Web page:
Transit agencies nationwide are facing an existential crisis. Washington, DC’s city council has a paradoxical solution: make subways and buses free.
Rep. Frost and David Hogg on what Gen Z wants
Five years after March for Our Lives, one of the historic protest’s organizers and his historic friend explain why it’s easy to forget how much progress has been made. Plus, Rep. Frost breaks some news about his first proper piece of legislation.
A tents standoff at the VA
When the Veterans Administration failed to build the homes it promised, unhoused vets built a tent city across the street — in one of the wealthiest neighborhoods in Los Angeles. KCRW’s Anna Scott tells their story in “City of Tents: Veterans Row.”
The US is obsessed with China
There’s rare bipartisan consensus in Washington: China is a threat to be countered. Cornell professor Jessica Chen Weiss says the American approach could lock both countries into an escalatory spiral.
The war in Iraq has been declared over by nearly every president since the one who started it 20 years ago today. But it’s still not done. At SXSW in Austin, Texas, Sean Rameswaram explained why it’s important we remember.
City Limits: Beware the Doom Loop
Pandemic restrictions are mostly over, but cities are still struggling to recover. Empty offices threaten to set off a downward spiral of falling tax revenue and declining services. Today, Explained’s Miles Bryan tries to stop the doom loop before it starts.
The “Lean In” era is over
Execs like YouTube’s Susan Wojcicki and Meta’s Sheryl Sandberg paved the way for women in tech. Now they’re leaving the industry — and being replaced by men.
The Republicans breaking up with Tucker Carlson
The Fox News host aired a splashy exclusive this month about the January 6th insurrection. Some Republican senators saw his coverage — and publicly called “b******t.”
The kids defying family court
Two siblings in Utah are defying a court order to reunite with their father, who they allege abused them. ProPublica’s Hannah Dreyfus explains a controversial concept known as “parental alienation.”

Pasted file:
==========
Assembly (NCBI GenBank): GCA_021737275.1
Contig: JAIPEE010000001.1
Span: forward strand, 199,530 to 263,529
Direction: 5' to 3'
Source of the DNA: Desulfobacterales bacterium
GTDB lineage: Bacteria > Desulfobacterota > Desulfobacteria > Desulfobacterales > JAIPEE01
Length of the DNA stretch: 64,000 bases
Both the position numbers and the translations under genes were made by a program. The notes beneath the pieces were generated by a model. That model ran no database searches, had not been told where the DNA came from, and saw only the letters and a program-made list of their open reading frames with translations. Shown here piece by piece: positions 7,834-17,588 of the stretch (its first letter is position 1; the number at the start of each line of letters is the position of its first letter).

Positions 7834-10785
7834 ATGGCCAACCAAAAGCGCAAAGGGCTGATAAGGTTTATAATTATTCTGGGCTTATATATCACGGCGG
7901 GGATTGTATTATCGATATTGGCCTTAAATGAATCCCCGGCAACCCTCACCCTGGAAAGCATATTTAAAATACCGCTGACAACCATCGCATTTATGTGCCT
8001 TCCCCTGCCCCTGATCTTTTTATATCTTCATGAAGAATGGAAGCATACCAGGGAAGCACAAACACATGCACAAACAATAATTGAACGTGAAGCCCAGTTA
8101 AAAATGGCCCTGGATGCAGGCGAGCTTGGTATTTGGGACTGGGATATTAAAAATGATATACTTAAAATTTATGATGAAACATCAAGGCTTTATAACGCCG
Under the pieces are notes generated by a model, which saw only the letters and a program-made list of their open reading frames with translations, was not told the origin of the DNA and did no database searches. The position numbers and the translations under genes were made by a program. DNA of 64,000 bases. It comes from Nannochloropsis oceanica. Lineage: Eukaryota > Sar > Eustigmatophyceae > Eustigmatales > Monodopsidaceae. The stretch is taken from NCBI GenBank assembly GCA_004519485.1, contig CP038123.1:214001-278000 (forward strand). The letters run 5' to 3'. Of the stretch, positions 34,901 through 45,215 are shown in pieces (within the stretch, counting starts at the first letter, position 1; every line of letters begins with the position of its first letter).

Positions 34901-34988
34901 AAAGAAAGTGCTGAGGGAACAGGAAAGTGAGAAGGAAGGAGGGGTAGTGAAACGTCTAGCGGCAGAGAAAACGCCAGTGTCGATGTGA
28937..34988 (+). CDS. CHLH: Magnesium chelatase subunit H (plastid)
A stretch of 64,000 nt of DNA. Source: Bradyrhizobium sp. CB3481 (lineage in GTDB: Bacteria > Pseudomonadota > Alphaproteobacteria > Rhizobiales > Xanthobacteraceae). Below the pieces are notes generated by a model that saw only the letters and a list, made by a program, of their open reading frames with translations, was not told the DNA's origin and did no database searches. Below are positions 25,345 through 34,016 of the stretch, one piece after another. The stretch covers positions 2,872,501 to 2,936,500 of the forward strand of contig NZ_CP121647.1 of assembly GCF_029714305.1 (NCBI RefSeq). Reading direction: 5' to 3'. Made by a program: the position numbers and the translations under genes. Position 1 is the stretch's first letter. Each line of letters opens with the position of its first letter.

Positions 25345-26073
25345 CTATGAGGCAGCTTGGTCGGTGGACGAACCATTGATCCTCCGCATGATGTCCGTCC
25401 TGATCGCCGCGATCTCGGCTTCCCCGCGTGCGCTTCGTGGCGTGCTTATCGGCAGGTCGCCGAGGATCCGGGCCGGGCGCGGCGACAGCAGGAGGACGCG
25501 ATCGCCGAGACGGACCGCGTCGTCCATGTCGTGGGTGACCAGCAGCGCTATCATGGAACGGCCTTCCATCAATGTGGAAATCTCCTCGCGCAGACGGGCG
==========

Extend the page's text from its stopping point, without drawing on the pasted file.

Silicon Valley Bank goes bust
SVB’s collapse is the biggest bank failure since 2008. Insider’s Ben Bergman explains why the bank collapsed, why the Biden administration intervened, and what this means for the economy writ large.
Top Fun: Oscars vs. blockbusters
Huge hits like Top Gun: Maverick and Avatar: The Way of Water got nominated alongside Tár. In this episode of Into It, which is now available twice a week, Vulture’s Joe Reid explains the on-again, off-again relationship between the Oscars and the box office.
The war on drag
Melissa Brown, a state politics reporter for The Tennessean, spills the tea on Tennessee’s new drag restrictions. And drag performer Bella DuBalle promises the state’s queens have no plans to sashay away.
Congress is daddy
DC is baby.
Congress wants more oversight of how the billions in US aid to Ukraine are being used. But our own military can’t even seem to pass an audit.
How to save a murderer
Should past trauma prevent a convicted killer from being executed? The Marshall Project’s Maurice Chammah reports on “mitigation specialists” who try to save the lives of death row inmates by investigating their histories.
The fight for affordable insulin
Insulin was the poster child of overpriced life saving drugs, but a manufacturer finally capped the cost at $35. Vox’s Dylan Scott explains how pharmaceutical companies for decades managed to overprice drugs Americans desperately needed.
The rockstar maestro
Gustavo Dudamel brought classical music to the masses in Los Angeles. Now he’s announced that he’s taking his talents to New York, which could revive classical music on one of its biggest stages.
Why newspapers fired Dilbert
Newspapers across the country pulled the long-running comic “Dilbert” after its creator uploaded a racist tirade about Rasmussen poll results. Journalist Chris Cillizza explains how providing the fodder for controversy is Rasmussen’s whole deal.
Block the sun, save the earth?
Solar geoengineering — the idea of cooling the planet by deflecting the sun’s rays — is so risky that scientists and policy experts can’t even agree on whether to research it.
Biden’s border orders
President Biden promised a more humane approach to immigration when he entered office. After two years and a flurry of activity on asylum policies, the Washington Post’s Nick Miroff explains whether Biden has delivered.
The shadow war on Russian yachts
Bloomberg's Stephanie Baker and the New Yorker’s Evan Osnos explain the fight to seize (and maintain) billionaire boats.
Another phone call from Ukraine
On the morning Russia invaded Ukraine, we called Yulya and Kurii. A year later, we’re calling them back.
Pharrell Williams was happy to be named the new head of Louis Vuitton’s menswear, but his appointment had fashion industry hopefuls feeling like they never get lucky. Nick Kostov and Jacob Gallagher from the Wall Street Journal explain their scoop.
Just how dangerous is the Ohio train crash?
The derailment of a train carrying toxic chemicals has residents of East Palestine, Ohio fearing for their health and safety. Two weeks after the incident, many feel like they have more questions than answers.
Politicians across the United States are calling for an outright ban on the popular social media platform. Alex Heath, deputy editor at The Verge, explains how TikTok hopes to pre-empt one from ever passing.